12 May Building a Holistically Inclusive and Culturally Safe Pathway to Education
By Dr. Johanne McCarthy, ND
As a young Indigenous woman with a deep love and revere for nature, and an intuitive connection to people, plants and animals, I always felt slightly uncomfortable in the regimented and ordered setting of a classroom. When I was in high school a counselor told me that Indigenous women don’t do well in university and even though I was excelling in school, he recommended I go to college. Sadly, at that impressionable age, I believed him and enrolled in a radiology program in college. While I enjoyed it, there were incredible cutbacks in hospitals during the time I was graduating, which made it difficult to find a job. I was upset and went to a traditional healer who advised me to “be like water and if a boulder gets thrown in your flow, just flow around.” I’ve lived by that medicine ever since.
My flow and love for nature and learning took me to McMaster University where I enrolled in a medical anthropology program. During this time, a family friend brought me a brochure for The Canadian College of Naturopathic Medicine (CCNM), a school I was unaware of until that moment. Its teachings of botanical medicine and holistic care were a perfect fit for me, and I knew immediately that I had to go, but I couldn’t afford it. I brought this problem to the Director of Indigenous Studies at McMaster who helped to establish a scholarship at CCNM for Indigenous students. The scholarship was established on the premise that a lot of what was being taught was Indigenous knowledge, and that our cultural knowledge had been commoditized and colonized, oppressing access to the original peoples who shared their knowledge in good faith and were unable to pass down our traditions because of the active attempts at cultural genocide in the Residential School system. Thanks to our efforts, the scholarship was established and I became the first recipient.
I felt a sense of belonging at CCNM and the philosophy of naturopathic medicine felt real and reflective of life. After I graduated, I opened a practice in 2005 after co-submitting a grant for my community to develop a family health team model in collaboration with Indigenous medical doctors (MDs) and Traditional Healers. It was supposed to be MDs, naturopathic doctors (NDs) and Traditional Healers working together, but the funding was refused for NDs, so the model only included MD’s and Traditional Healers.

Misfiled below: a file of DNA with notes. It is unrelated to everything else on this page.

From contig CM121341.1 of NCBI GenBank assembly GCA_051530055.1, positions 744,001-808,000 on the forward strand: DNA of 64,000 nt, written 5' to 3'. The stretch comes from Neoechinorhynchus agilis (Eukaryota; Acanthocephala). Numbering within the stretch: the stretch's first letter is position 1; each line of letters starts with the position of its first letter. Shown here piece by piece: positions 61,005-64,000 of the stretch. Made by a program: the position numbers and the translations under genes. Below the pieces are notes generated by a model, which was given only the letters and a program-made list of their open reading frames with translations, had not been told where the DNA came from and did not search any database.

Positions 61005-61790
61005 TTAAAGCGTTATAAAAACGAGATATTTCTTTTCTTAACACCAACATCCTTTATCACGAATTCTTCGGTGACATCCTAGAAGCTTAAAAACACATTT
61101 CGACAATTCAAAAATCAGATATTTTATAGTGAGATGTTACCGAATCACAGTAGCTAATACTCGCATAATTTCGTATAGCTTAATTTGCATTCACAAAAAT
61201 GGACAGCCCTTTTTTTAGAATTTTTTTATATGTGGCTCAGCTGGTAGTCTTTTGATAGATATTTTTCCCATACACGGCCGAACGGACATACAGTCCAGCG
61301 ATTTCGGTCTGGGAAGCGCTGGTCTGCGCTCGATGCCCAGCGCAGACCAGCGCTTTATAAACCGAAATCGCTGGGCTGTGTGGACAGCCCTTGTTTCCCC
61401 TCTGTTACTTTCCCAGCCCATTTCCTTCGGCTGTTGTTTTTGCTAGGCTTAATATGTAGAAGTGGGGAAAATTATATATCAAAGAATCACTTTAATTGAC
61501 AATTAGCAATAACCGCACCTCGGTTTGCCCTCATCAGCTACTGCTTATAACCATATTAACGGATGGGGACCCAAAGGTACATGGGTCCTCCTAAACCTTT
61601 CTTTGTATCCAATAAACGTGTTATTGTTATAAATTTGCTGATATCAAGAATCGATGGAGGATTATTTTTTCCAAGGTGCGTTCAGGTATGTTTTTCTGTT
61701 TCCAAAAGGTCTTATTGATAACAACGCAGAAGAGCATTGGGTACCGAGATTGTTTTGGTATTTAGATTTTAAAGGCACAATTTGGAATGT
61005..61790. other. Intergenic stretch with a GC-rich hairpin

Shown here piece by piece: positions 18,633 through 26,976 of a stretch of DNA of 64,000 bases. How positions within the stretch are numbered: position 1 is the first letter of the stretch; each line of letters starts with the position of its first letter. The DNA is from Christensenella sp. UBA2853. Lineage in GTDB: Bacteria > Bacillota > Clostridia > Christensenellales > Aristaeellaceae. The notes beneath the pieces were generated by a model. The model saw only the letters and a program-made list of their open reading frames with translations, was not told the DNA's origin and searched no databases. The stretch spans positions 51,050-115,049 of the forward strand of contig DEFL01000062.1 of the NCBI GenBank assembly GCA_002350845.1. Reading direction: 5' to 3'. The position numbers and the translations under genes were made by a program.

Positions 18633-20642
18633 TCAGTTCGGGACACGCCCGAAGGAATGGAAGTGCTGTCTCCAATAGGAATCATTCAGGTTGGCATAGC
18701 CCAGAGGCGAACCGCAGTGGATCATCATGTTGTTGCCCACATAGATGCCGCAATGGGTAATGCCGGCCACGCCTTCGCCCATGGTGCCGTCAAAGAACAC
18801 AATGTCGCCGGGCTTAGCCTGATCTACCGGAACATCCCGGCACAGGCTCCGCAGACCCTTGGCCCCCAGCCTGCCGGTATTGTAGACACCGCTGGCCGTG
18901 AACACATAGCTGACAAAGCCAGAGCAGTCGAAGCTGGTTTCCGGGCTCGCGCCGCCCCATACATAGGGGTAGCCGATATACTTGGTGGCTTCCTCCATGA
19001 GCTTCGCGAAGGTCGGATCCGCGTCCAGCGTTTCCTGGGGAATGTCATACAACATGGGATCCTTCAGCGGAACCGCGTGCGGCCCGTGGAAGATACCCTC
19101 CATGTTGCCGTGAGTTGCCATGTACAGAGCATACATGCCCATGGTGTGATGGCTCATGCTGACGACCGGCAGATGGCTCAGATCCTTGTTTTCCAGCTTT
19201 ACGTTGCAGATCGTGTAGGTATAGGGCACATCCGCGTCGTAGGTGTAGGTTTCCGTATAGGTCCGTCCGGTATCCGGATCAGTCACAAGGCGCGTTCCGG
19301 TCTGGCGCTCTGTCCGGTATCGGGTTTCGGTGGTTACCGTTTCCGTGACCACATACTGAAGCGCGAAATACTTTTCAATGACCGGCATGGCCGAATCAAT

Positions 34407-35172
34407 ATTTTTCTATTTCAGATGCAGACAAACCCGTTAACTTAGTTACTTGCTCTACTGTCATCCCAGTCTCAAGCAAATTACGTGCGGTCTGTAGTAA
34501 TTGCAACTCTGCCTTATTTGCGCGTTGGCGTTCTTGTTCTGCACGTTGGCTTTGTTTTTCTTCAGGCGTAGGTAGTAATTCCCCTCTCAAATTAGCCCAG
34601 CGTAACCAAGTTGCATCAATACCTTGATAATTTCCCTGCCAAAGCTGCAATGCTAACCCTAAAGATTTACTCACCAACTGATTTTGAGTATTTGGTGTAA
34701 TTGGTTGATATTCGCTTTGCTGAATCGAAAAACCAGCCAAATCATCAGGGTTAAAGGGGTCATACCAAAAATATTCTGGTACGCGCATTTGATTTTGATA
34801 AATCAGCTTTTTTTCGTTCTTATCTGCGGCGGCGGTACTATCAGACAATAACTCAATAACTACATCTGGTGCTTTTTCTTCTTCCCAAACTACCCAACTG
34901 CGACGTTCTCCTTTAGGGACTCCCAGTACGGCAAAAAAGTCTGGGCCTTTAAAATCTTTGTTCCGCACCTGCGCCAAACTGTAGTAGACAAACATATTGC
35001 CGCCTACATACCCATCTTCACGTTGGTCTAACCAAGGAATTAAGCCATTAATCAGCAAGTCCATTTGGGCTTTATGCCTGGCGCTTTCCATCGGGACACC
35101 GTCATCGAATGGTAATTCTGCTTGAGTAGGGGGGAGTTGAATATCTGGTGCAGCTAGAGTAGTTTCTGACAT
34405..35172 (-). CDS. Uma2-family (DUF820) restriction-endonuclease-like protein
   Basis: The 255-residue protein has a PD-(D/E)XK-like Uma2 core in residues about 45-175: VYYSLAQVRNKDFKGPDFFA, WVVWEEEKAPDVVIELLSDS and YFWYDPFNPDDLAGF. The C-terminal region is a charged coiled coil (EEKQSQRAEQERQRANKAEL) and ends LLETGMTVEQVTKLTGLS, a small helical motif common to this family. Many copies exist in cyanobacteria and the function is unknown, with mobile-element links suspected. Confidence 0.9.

True to the medicine I’d been given, I didn’t let it stop my flow and I opened a practice in the neighboring town of Caledonia, where I began seeing a lot of students, most of whom were from my community. They were coming to me with stress and anxiety about being in post-secondary systems of education. It was clear that their struggle was not within them and that the lack of diversity and perspective was stifling their health as they were expected to assimilate to systems of education that didn’t represent their whole being, gifts, or diverse identities. With that realization I applied for an opening at the local college as an Indigenous student counsellor. Once I was in that environment, I could clearly see that something needed to change. I began to see the pathology not within the individual, but within the system of education.
With every frustration I felt, a new path and opportunity to make a difference opened. I achieved my master’s degree in organizational leadership and focused on restoring balance and health to organizations following naturopathic principles and philosophy. I shifted from counselor to faculty to curriculum design to program design to consultant of Indigenous education and then finally to my current position at Six Nations Polytechnic (SNP) as the Director of Academic Programs.
My transition to an Indigenous Institute was healing and reinforced my hope that healthy educational environments were a possibility and could greatly benefit the health of the people who work and learn there. SNP offers decolonized systems of education and supports lifelong learning through experiential and participatory learning that fulfills a community need or purpose. Like how I felt at CCNM, the philosophy, education and student support feel holistically inclusive. Language and cultural revitalization are a priority, and our cultural values are embedded in every program offered. We offer a diverse range of programs from community services to health services programming that embeds Indigenous health and healing philosophy and practice into pre-health, personal support worker and practical nursing programs. We are also in the process of developing many other exciting programs, including a culturally safe paramedic program and a holistic health studies college diploma.
I hope that contributing to the creation of this pathway to naturopathic medicine – by removing boulders for future generations and creating opportunities that I never had, but always wished I did – will be my legacy.